France “Jehovah’s Witnesses are citizens who respect the laws of the Republic. . . . They are no threat to public order. They work, pay taxes, participate in the economic development of our country and make gifts to charities. The blend of these people from all different races and origins, meeting together in peace, is a pleasure to see. . . . If everyone were one of Jehovah’s Witnesses, we policemen would be out of work.”—Spokesman for a French police union.
Ukraine “Jehovah’s Witnesses inculcate in their children high moral principles. They teach their children to avoid behavior, actions and even attitudes that, [while] considered in today’s world as normal, can be harmful to the children themselves and others. Therefore they warn their children about the dangers of using drugs, smoking and the abuse of alcohol. They recognize the importance of honesty and hard work. . . . Jehovah’s Witnesses teach their children moral qualities, to respect the authorities, other individuals and their property and to be law abiding citizens.”—The History of Religion in Ukraine, edited by Professor Petro Yarotskyi.
Italy “Thirty thousand at the Olympic Stadium in silence . . . No litter, no noise, no shouting. That was the scene in the Olympic Stadium yesterday . . . No unseemly gesturing, not a cigarette, not a [beverage] can. Only open Bibles, people taking notes, and children sitting quietly.”—L’Unità, reporting on a convention of Jehovah’s Witnesses in Rome.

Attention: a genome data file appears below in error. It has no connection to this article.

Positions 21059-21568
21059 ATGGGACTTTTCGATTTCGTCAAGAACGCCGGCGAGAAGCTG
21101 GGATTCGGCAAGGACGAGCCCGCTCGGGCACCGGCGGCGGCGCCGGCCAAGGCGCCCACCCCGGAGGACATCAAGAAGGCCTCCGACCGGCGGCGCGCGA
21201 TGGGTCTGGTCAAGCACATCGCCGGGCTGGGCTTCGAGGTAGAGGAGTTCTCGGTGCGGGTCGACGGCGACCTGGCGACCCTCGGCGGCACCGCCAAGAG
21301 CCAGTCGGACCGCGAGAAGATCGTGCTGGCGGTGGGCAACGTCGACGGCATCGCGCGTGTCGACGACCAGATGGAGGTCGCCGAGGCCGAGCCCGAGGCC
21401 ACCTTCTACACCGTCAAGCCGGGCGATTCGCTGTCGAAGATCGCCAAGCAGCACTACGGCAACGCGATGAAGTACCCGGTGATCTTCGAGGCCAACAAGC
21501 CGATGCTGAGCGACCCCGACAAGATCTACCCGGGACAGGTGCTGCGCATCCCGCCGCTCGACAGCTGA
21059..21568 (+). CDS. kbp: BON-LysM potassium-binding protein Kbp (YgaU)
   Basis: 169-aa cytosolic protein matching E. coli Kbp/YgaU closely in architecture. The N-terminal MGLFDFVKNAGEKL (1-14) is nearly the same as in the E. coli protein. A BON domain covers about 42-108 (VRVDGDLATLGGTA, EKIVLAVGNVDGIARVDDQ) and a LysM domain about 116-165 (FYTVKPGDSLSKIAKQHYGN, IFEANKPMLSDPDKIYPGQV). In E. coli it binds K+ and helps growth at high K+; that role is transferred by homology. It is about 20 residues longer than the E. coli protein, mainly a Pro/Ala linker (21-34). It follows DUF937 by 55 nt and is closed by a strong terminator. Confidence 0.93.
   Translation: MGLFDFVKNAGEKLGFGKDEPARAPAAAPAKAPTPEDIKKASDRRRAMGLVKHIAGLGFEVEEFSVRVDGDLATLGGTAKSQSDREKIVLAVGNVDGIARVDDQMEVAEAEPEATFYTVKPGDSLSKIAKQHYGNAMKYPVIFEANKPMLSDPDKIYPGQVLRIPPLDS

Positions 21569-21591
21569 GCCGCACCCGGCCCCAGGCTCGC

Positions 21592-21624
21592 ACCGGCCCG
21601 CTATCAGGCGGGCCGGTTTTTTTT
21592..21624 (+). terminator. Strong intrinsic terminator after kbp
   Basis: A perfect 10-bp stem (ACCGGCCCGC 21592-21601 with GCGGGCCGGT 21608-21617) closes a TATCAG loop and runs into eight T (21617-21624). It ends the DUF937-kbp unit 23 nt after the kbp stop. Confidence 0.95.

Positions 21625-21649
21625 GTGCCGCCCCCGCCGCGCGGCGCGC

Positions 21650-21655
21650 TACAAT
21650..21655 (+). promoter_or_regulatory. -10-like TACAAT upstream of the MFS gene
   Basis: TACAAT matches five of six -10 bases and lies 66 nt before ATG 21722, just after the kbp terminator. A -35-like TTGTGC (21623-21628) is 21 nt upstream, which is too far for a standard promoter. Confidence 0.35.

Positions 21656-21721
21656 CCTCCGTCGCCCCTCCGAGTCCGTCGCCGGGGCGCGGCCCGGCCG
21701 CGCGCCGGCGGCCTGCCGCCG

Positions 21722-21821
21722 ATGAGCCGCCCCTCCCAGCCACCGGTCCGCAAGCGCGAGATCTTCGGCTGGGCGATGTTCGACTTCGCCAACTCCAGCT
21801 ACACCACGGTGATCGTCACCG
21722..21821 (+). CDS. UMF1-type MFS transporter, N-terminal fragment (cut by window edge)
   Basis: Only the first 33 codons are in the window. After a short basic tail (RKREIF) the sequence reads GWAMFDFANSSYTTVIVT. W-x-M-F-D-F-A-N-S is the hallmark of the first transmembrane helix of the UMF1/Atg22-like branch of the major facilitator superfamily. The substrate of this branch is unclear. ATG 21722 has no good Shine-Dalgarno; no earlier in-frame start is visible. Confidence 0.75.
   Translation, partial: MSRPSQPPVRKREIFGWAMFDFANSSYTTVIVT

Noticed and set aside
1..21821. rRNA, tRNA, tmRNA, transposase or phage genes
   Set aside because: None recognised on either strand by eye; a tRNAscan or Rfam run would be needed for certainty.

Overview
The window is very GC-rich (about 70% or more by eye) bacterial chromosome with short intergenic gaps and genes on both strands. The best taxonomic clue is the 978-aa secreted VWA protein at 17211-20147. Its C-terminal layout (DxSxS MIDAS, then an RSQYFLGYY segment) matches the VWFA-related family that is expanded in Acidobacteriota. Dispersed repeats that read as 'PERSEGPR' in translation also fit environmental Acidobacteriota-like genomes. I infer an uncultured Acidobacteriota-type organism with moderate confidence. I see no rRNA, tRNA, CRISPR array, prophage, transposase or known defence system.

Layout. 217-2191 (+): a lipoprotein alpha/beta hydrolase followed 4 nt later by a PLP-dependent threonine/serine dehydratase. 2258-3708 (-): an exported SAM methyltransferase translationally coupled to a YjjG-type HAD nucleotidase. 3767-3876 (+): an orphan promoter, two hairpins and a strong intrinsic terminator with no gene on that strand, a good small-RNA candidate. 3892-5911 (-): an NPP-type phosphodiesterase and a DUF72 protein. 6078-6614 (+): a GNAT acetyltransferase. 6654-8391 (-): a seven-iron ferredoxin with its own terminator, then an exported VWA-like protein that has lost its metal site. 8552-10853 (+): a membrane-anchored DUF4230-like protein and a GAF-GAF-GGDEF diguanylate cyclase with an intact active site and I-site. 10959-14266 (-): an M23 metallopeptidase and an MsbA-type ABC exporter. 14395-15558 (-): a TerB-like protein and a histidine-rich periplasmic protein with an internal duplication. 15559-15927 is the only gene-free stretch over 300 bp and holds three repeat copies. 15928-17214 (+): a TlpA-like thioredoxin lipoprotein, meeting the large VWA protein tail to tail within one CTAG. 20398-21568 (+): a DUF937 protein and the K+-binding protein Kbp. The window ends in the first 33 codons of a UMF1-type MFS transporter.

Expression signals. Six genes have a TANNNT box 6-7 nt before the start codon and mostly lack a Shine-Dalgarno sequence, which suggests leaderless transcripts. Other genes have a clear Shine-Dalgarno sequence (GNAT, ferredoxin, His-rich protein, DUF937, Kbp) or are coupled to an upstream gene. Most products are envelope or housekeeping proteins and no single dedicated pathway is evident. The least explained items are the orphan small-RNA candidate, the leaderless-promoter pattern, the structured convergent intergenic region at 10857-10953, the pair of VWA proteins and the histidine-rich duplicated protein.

“Jehovah’s Witnesses teach their children moral qualities . . . and to be law abiding citizens”
Britain “The Archdeacon of Cheltenham said [the Church of England] needed bands of dedicated people going around like the Jehovah’s Witnesses.”—The Gazette, Gloucester Diocese.
The Netherlands The neighbors near the Kingdom Hall in the city of Leeuwarden presented the Witnesses there with a letter that stated: “We would like to compliment you on your excellent influence on the appearance of the Noorderweg [Noorder Road]. Your members are always well dressed, and they have very good manners. The children are well behaved, the adults never park their cars illegally, they throw no litter in the street, and the land around the Kingdom Hall is always clean and neat. We hope that you will continue to be our neighbors for a long time, for we are very happy to have you.”
Mexico Elio Masferrer, professor and researcher at the National School of Anthropology and History, said that the Witnesses helped people who had “suffered severe family crises, such as rape, family abuse, alcoholism, and drug addiction.” The teachings of the Witnesses, he said, “give dignity to people who have had feelings of low self-worth” and make it possible for them to “live without major problems by doing things that please God.”—Excélsior newspaper.
Brazil A newspaper reported: “Jehovah’s Witnesses’ organization is really impressive. The places where they gather are always clean. Everything is very well organized . . . When their events finish, the venue is cleaner than they found it. During the talks, there is absolute silence. Nobody pushes or bumps against others. Good manners prevail. . . . It is indeed an orderly religion. They know what worshipping God means.”—Comércio da Franca.
Jehovah’s Witnesses firmly believe that the Creator knows better than anyone else the principles that his human creation should live by. (Isaiah 48:17, 18) Hence, the Witnesses give him the credit when their conduct elicits positive remarks from others. Jesus said: “Let your light shine before men, that they may see your fine works and give glory to your Father who is in the heavens.”—Matthew 5:16.